2) lack of jobs /oppertunaties
3) most of these scum bags live on state benafits so probaly just bored
4) under education
5)the police have little power and the prisons over here have good living standards
i dont mean to sound racist as i most defenatly am not but sinse the uk has been flooded with migrants it has seen more drugs,violence,crime etc etc
I have to point out something, this is not a Muslim or middle east related problem, it is caused 90% black and Anarchist groups.
There have been reports on foreigners protecting neighborhoods and shops. Mostly Turks and Kurds in Dalston area.
London riots: 'People are fighting back. It's their neighbourhoods at stake' | UK news | The Guardian
When the rioters came to attack the premises of Kurdish and Turkish businesses in Hackney's Stoke Newington High Street and Kingsland Road on Monday night, the owners were waiting for them.
"It was between about nine and 10 at night," said Yilmaz Karagoz, sitting in his coffee shop next to a jeweller's shop that has been shuttered since Sunday when the rioting began and a pharmacy that closed a day after.
"There were a lot of them. We came out of our shops but the police asked us to do nothing. But the police did not do anything so, as more came, we chased them off ourselves." The staff from a local kebab restaurant ran at the attackers, doner knives in their hands. "I don't think they will be coming back," Karagoz said.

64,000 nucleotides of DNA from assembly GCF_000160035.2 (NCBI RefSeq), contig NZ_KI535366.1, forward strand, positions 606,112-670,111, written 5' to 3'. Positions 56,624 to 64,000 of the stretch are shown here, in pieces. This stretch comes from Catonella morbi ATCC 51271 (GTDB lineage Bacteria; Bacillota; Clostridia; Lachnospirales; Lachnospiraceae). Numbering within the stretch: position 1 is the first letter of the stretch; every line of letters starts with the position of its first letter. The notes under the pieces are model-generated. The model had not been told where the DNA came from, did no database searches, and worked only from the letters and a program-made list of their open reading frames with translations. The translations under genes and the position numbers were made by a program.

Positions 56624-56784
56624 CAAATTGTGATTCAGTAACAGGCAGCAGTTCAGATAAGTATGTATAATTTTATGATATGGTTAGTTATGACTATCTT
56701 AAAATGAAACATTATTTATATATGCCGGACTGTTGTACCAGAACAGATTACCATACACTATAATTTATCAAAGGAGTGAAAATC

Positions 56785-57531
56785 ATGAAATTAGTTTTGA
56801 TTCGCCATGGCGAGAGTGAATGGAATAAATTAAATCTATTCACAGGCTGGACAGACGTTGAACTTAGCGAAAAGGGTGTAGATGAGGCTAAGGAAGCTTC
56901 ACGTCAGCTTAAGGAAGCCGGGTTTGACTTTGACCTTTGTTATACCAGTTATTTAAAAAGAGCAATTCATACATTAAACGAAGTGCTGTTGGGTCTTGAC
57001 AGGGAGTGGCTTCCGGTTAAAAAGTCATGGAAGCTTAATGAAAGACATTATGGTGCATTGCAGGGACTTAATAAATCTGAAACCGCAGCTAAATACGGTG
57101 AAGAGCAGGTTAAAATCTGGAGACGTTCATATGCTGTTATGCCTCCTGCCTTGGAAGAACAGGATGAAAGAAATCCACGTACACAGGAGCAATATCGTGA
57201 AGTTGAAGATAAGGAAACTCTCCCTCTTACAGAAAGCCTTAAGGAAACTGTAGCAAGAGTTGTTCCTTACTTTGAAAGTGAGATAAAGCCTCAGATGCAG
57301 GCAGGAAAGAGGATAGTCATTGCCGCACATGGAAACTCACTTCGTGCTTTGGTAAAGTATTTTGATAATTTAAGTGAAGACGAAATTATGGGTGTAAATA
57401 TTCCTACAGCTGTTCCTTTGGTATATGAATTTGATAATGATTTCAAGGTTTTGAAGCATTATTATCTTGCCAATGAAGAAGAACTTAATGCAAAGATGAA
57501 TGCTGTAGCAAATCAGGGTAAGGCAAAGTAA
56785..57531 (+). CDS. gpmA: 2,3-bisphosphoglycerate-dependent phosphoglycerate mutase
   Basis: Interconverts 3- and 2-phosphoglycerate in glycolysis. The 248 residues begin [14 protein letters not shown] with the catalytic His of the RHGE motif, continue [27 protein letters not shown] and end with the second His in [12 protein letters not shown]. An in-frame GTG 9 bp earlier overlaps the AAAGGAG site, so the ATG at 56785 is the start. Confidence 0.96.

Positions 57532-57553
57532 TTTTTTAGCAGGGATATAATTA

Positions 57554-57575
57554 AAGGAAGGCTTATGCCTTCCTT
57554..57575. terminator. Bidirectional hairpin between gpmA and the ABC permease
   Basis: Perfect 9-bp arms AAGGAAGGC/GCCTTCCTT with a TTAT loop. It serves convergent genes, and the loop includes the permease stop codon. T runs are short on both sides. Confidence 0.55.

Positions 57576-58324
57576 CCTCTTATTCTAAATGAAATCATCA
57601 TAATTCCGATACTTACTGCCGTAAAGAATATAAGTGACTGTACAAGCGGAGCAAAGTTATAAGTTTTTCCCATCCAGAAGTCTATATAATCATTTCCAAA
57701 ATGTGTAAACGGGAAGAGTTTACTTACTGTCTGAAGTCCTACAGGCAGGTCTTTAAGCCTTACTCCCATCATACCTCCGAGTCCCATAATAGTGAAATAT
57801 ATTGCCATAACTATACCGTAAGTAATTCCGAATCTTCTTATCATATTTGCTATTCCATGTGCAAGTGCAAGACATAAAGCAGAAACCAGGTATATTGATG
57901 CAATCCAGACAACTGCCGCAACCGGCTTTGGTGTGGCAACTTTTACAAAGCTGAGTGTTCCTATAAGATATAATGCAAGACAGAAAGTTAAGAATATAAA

On Green Street in East Ham a similar-sized group of rioters was chased away by several hundred Asian residents. And in Bethnal Green local shopkeepers came out to defend their property.
Turkish shopkeepers stand firm against rioters in Dalston | Hackney Citizen
Whilst serious violence hit the borough last night as disturbances spread across Hackney Central, Hackney Downs and London Fields, further west in Dalston the Turkish community took to the streets to defend their shops and businesses on Kingsland Road.
There were a series of small confrontations from around 9.30pm between groups of youths and Turkish business owners and other members of the Turkish community on Kingsland Road, just north of Crossway.
One Turkish man told the Citizen that the youths had attempted to attack the Tugra baklava shop, but that it had been successfully defended by the community without police help.
Gotta love this admiral display of humanity...